Friday, December 12, 2008


Keep Bailing?

So, with the collapse of the congressional bailout Thursday evening, the Bush White House now says that it will move to tap some of the Troubled Asset Relief Program (i.e. bank bailout) money to help keep the Big Three floating for another few months.

Amazing. For those keeping track, this is now the third use of the TARP money since Congress voted the $700 billion three months ago. First, it was going to be used to purchase so-called "toxic" assets; then it was going to be used for direct investment into banks to help thaw the credit markets. Now, it's going to be used as a de facto bridge loan to troubled U.S. car companies. Two weeks from now, boys and girls, it will be used to buy Christmas presents for everybody!!! Yaaayyyy!!!!

The abuse of this amount of money -- in hindsight, pretty predictable, of course -- forces those of us who were nominally supportive of the bank bailout to want to offer up some major mea culpas. Yes, it makes us feel just like we did with the whole Iraq invasion situation: There's a crisis; we need near unlimited support to deal with this crisis -- and then after the congressional authority has been given, various follow-up reasons are and strategies are adopted to "win the war." Can't wait for the financial "surge" that will manage to reduce the economic "violence" that continues to rage. Fool me twice -- shame on me.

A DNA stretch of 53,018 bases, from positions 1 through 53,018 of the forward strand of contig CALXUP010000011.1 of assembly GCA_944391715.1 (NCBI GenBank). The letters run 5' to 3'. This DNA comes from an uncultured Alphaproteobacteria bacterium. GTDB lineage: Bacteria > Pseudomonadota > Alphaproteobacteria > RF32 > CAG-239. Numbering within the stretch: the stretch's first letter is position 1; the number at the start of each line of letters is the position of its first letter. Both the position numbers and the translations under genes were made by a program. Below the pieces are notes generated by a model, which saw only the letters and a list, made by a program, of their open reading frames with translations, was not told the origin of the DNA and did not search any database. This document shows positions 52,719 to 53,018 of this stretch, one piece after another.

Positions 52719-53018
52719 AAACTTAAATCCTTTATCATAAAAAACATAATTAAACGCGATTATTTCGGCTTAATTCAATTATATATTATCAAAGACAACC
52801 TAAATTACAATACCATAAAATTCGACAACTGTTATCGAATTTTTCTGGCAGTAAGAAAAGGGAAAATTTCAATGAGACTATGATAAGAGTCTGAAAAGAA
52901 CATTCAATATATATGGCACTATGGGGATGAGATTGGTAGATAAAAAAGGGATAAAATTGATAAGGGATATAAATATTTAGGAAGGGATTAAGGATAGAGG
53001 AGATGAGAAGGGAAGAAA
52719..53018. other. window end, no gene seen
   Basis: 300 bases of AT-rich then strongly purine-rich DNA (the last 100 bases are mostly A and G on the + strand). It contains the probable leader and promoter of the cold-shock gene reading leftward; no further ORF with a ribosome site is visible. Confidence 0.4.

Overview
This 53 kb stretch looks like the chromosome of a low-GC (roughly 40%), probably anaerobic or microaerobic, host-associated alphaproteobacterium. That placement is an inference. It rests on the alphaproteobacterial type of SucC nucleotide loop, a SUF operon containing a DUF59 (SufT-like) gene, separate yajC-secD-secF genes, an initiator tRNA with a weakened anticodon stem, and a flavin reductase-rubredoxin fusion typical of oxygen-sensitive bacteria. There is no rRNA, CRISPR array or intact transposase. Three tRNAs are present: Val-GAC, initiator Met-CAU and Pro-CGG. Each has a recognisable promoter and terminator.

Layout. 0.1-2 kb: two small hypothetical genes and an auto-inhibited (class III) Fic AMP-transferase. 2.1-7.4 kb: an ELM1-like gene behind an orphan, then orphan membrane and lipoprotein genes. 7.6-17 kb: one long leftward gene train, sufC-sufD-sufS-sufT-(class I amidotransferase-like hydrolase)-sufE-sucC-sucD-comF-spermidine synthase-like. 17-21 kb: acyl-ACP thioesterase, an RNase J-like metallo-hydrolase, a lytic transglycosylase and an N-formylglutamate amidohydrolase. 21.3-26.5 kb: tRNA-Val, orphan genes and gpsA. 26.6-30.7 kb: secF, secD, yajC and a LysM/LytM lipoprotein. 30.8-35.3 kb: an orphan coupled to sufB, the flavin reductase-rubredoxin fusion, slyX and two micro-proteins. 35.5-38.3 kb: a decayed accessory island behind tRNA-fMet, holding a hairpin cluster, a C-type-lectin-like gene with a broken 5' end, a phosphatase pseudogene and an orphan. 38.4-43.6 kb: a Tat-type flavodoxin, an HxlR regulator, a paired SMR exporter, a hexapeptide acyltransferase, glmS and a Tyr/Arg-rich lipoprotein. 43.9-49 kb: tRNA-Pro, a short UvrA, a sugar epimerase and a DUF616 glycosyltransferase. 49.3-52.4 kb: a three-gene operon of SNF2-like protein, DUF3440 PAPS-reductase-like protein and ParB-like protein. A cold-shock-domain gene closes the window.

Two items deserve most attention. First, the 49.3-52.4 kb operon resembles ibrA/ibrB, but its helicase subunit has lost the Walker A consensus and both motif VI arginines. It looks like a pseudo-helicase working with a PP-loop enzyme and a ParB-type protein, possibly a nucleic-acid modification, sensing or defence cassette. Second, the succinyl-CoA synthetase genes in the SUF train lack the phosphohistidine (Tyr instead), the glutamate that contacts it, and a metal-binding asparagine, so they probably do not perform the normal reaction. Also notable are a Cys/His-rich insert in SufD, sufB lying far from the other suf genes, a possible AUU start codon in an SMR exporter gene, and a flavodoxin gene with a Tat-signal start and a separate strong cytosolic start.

But, I digress.

The big irony here is that a case can be made that the $15 billion to shore up the auto industry may not be the worst idea in the world. After all, the government has already spent more than half the $350 billion of the financial bailout -- and it's far from clear whether it has actually done anything to help the economy. Given the 1.2 million in job losses over the last three months, I'm not sure letting the Big 3 (or two of them anyway) go bankrupt over the next few weeks is the best thing for the US economy. Even stipulating that UAW contracts get the autoworkers into this mess, just letting the companies die now -- when the country is facing one of its most severe economic crises in decades -- is not a good option.

Yet, there is something really bad about an administration requesting funds for Purpose A -- and then turning around and using them for Purpose B. Talk about misappropriation of funds. And oversight? What oversight?

And so, once again Congress and the Bush administration (and yes, incoming Obama administration, I'm looking at you, too) have put the country into a position where there are no ideal options.

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